BDR researchers coming from diverse research fields are working together to achieve higher goals.

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Seminars & Symposia

BDR hosts annual symposium and regular seminars inviting international scientists in life science.

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Careers & Study

BDR embraces people from diverse backgrounds, and strives to create an open and supportive setting for research.



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About Us

About Us

Exploring the scientific foundations of life through interdisciplinary approaches to address society’s problems.

Photo of Team leder, Masanori Miyanishi

Research Leader
Masanori Miyanishi* M.D., Ph.D.

Hematopoietic Stem Cell Research

[Closed Jun. 2022]

*Current email address : miya75[at]med.kobe-u.ac.jp

Please replace [at] with @.

Unlock new possibilities of HSCs for next-generation medicine

Transplantation using hematopoietic stem cells (HSCs) has saved the lives of many patients with incurable diseases. Because of its clinical effects, HSCs have been thought to be the cells in the blood that continue to produce all blood cell types throughout life. The identity of HSCs, however, remains surprisingly unexplored due to their rarity (only one in 100,000 mouse bone marrow nucleated cells). In our laboratory, we are tackling this major challenge by using our own unique method that we developed for HSC identification and analyses (https://www.nature.com/articles/nature16943).

We are also actively engaged in joint research and development with research institutions and companies both within Japan and abroad, and are taking on the challenge of opening up new doors in medicine by exploiting the intriguing cytological capabilities of HSCs to their limit.

Research Theme

  • Reveal the mechanism underlying HSC-specific function
  • Conduct basic research on the age-dependent changes of hematopoietic function
  • Develop novel transplantation method
  • Develop novel methods for using HSC
  • Translational research through collaborations with external organizations

Selected Publications

Sakamaki T, Kao KS, Nishi K, et al.
Hoxb5 defines the heterogeneity of self-renewal capacity in the hematopoietic stem cell compartment.
Biochemical and Biophysical Research Communications 539, 34-41 (2021) doi: 10.1016/j.bbrc.2020.12.077

Tsai JM, Shoham M, Fernhoff NB, et al.
Neutrophil and monocyte kinetics play critical roles in mouse peritoneal adhesion formation.
Blood Advances 3(18), 2713-2721 (2019) doi: 10.1182/bloodadvances.2018024026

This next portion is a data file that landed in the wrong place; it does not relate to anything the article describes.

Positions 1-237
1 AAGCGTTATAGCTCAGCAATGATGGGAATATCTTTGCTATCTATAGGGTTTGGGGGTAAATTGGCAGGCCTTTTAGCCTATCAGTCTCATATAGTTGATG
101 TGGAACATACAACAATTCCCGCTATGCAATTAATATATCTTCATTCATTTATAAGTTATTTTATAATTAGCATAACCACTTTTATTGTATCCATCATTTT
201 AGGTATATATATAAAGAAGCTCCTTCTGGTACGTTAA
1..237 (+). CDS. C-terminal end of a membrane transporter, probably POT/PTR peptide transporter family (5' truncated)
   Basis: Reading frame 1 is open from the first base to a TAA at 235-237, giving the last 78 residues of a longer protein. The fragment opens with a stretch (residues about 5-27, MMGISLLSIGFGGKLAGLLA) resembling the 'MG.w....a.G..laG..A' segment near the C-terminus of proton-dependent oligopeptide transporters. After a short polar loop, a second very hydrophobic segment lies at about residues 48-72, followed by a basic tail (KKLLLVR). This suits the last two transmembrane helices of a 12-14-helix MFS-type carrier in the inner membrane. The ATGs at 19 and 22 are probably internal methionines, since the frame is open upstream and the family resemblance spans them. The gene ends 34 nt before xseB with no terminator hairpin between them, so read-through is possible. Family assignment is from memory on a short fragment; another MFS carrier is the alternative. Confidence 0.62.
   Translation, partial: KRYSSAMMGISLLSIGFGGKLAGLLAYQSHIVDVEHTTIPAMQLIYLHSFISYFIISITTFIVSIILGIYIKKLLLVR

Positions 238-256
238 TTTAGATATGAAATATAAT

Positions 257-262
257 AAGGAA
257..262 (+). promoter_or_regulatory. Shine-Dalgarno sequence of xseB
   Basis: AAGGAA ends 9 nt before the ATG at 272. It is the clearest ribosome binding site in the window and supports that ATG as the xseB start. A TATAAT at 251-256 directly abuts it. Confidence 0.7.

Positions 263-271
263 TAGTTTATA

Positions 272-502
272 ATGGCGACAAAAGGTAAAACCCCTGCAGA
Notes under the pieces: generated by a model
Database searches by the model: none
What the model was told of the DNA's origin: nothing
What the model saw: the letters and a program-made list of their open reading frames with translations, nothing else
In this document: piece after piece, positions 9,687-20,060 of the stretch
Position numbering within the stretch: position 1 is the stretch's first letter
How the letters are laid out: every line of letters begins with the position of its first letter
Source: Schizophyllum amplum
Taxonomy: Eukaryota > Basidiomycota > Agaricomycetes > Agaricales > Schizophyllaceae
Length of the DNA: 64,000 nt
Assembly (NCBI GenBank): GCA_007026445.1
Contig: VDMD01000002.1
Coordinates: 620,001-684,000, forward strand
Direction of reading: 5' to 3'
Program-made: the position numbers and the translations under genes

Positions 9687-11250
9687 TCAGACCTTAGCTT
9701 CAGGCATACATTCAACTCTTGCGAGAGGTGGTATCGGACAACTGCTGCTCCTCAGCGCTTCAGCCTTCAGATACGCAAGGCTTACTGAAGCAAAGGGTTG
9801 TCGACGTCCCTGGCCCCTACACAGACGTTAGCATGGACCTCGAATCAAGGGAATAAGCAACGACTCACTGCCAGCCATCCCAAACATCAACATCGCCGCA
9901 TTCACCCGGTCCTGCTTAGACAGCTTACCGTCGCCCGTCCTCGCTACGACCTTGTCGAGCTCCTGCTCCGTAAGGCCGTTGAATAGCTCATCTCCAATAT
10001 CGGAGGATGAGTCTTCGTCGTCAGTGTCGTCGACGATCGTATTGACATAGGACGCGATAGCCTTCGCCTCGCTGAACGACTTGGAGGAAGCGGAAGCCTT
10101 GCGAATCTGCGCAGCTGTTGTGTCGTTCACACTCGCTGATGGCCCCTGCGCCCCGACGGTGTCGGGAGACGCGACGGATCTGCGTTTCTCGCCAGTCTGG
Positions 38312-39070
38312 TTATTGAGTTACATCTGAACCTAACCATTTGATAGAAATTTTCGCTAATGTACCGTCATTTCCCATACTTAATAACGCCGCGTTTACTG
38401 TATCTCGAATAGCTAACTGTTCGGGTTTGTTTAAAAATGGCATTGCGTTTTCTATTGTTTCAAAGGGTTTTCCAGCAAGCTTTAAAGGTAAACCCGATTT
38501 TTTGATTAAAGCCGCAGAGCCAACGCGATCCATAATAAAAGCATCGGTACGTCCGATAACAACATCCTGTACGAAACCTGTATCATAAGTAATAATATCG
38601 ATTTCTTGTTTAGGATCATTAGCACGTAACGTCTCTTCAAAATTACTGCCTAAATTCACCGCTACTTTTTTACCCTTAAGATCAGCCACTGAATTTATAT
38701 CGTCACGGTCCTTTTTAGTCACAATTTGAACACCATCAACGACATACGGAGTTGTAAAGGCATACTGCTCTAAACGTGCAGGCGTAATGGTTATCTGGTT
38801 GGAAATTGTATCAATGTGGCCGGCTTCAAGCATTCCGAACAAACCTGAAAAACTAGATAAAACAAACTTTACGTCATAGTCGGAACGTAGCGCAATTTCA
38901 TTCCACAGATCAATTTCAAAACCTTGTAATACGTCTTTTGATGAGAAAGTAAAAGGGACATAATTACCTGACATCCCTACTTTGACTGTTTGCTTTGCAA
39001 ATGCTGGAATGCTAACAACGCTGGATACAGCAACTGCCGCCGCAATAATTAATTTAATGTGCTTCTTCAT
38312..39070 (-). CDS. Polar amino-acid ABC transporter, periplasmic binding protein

Takagaki S, Yamashita R, Hashimoto N, et al.
Galactosyl carbohydrate residues on hematopoietic stem/progenitor cells are essential for homing and engraftment to the bone marrow.
Scientific Reports 9(1), 7133 (2019) doi: 10.1038/s41598-019-43551-6

Szade K, Gulati GS, Chan CKF, et al.
Where Hematopoietic Stem Cells Live: The Bone Marrow Niche.
Antioxidants & Redox Signaling 29(2), 191-204 (2018) doi: 10.1089/ars.2017.7419

Chen JY, Miyanishi M, Wang SK, et al.
Hoxb5 marks long-term haematopoietic stem cells and reveals a homogenous perivascular niche.
Nature 530(7589), 223-227 (2016) doi: 10.1038/nature16943

Miyanishi M, Mori Y, Seita J, et al.
Do pluripotent stem cells exist in adult mice as very small embryonic stem cells?
Stem cell reports 1(2), 198-208 (2013) doi: 10.1016/j.stemcr.2013.07.001

Tseng D, Volkmer JP, Willingham SB, et al.
Anti-CD47 antibody-mediated phagocytosis of cancer by macrophages primes an effective antitumor T-cell response.
Proceedings of the National Academy of Sciences of the United States of America 110(27), 11103-11108 (2013) doi: 10.1073/pnas.1305569110

Miyanishi M, Segawa K, Nagata S.
Synergistic effect of Tim4 and MFG-E8 null mutations on the development of autoimmunity.
International Immunology 24(9), 551-559 (2012) doi: 10.1093/intimm/dxs064

Miyanishi M, Tada K, Koike M, et al.
Identification of Tim4 as a phosphatidylserine receptor.
Nature 450(7168), 435-439 (2007) doi: 10.1038/nature06307

Baba T, Kariya M, Higuchi T, et al.
Neuropilin-1 promotes unlimited growth of ovarian cancer by evading contact inhibition.
Gynecologic Oncology 105(3), 703-711 (2007) doi: 10.1016/j.ygyno.2007.02.005

Miyanishi M, Mandai M, Matsumura N, et al.
Immortalized ovarian surface epithelial cells acquire tumorigenicity by Acrogranin gene overexpression.
Oncology Reports 17(2), 329-333 (2007) doi: 10.3892/or.17.2.329